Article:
Early Assess: Evil Genius 2 Is Math Without Morality

Devilish good looks are just a front for... really a pretty plain management game.

Evil Genius 2 gets one thing right about James Bond villains: a slick, stylish exterior hiding something very different. The base management and building game comes 17 years after its predecessor, a spy spoof in the vein of Austin Powers. Though modern players will probably associate it more with Despicable Me. It certainly talks an awful, awful lot about minions and features a mascot megalomaniac who almost definitely helped inspire the Steve Carell character from the Dreamworks juggernaut.

Evil Genius 2 is slightly less family friendly than those movies, but just as silly. The dark humor of the franchise is its most winning smile on a wicked façade. You play as a chosen, very well-sculpted evil genius (though only one was available in my preview build). They skulk about an equally nefarious fortress, glowering at minions and providing them with buffs. These minions are actually pretty efficient, too. They excavate tunnels and build new facilities — worker bees in your hive of world domination.

The actual excavation process looks incredible, too. Evil Genius 2 has a terribly appealing, almost clay-like quality to its world. And the minions tear it to pieces in satisfying fashion with raygun vacuums. Once a room is clear, you can fill it with interrogation chambers, barracks, or bricks of ill-gotten gold. All of which either fuels your evil empire or protects it from do-gooder infiltration. And there’s just something deeply satisfying about watching the clay get scraped away.

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The satisfaction sort of ends there, though. At least in the preview build. I don’t mean the rest of the experience isn’t satisfying. I mean there isn’t much left to experience at all. 

All the parts you might expect from a management game are technically here. There are research trees to upgrade, for instance. These are great for training more and better minions — or developing technology to kick pesky spies out of your backyard. You also need to worry about the health and stamina of your employees. The answer, of course, is to build more rooms that fulfill certain needs. The answer is always to build more rooms.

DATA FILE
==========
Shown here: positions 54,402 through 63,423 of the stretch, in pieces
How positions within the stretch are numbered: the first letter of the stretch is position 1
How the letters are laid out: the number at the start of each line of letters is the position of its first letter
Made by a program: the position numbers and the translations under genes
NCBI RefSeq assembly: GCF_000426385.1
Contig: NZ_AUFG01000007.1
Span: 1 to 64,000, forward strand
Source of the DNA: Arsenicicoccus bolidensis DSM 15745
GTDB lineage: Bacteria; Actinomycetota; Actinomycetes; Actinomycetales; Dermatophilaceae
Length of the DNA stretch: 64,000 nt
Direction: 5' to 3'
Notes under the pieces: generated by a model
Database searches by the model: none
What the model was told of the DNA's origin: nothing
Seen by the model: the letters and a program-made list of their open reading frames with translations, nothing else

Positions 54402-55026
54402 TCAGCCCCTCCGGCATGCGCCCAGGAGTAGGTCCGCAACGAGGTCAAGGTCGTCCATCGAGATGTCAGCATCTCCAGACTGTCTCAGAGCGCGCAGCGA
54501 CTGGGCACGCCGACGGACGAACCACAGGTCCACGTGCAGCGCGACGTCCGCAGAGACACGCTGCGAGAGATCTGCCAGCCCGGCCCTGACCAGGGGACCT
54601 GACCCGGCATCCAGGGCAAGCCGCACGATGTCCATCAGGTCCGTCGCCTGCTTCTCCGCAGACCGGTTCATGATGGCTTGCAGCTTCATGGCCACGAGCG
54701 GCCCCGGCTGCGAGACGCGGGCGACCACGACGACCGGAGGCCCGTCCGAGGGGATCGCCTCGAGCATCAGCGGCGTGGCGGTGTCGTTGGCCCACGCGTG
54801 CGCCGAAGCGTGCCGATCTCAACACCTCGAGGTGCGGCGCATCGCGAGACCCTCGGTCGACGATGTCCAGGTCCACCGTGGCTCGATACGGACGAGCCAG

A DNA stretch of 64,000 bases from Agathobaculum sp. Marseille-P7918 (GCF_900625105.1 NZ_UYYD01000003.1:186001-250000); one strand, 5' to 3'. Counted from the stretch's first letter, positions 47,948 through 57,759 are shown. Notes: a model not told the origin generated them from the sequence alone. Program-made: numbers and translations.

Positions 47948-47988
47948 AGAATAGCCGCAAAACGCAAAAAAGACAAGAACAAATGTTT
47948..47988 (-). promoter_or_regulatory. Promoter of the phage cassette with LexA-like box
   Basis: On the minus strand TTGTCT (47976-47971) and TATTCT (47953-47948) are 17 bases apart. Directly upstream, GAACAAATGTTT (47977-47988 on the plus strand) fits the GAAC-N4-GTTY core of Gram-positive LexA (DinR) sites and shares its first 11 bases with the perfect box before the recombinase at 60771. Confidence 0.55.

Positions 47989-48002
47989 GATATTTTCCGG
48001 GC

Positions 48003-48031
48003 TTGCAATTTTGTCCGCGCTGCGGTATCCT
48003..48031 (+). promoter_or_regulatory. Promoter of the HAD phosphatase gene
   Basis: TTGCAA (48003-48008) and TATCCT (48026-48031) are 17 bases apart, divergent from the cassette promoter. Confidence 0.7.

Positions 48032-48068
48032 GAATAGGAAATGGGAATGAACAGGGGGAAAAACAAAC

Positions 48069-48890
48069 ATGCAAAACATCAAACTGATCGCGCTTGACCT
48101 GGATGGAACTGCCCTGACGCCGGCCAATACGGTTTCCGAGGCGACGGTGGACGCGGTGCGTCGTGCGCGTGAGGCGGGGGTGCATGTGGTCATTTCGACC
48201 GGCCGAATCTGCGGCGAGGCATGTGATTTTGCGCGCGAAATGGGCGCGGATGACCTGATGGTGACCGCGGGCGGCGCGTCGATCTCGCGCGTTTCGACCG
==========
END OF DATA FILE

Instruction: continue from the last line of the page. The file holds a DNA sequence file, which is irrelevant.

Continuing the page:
The trouble is that it’s all in the service of moving numbers around. Minions cost time and money to train, so you send them on jobs around the world… Which takes more time and refills your money. There’s very little pomp and circumstance to this “world domination” element. It’s just a big game board version of the Earth, cut into zones to scout and control. Control means spending yet more more time and money reducing another number: your Heat Level. Too much heat will lock down a region, keeping you from making money for a certain amount of time. It all circles back down those two, big drains.

Evil Genius 2 Preview

Clicking on regions and waiting for bars to fill can get tedious. Fast. The rest of the game, however, is very slow. You can toggle a fast-forward button, but even that feels too slow at times. I get the sense you’re meant to leave these projects and focus on something else while you wait. Only there isn’t much else to do besides the waiting. Despite the name, your titular evil genius is relatively passive. You can walk them into rooms to give minions bonuses, I suppose. That’s about it.

That’s the thing about supervillains. They’re reactive. They need a 007 or, yes, even an Austin Powers to infiltrate their bases and foil their schemes. Evil Genius 2 lacks imagination in representing how those schemes might come to be in the first place. Here it’s just moving money around and waiting for timers to tick down.

Maybe it’ll feel different with time. The geniuses I couldn’t play sound less passive — more combat-oriented in some cases — than the basic Blofeld. Only I fear the issue isn’t with the manager, but with what’s being managed.

Sharply written blurbs on different scenarios go a long way. I kidnapped a bodybuilder from a reality TV show, for instance, in order to learn his musclebound secrets. But it ultimately boiled down to clicking on one circle instead of another. The outcome and visual treatment were the same when I snagged a wax museum guard, or robbed a bank. I’d love to actually see some of this action, or participate in it in some way, rather than read about it in a mission description. Especially when the game looks as stylish as it does.

A shiny exterior just doesn’t cut it if you don’t have the doomsday weapon to back it up.


Steven Strom

Senior Managing Editor of Fanbyte. Everyone else at the site should listen to their recommendations sooner, honestly.

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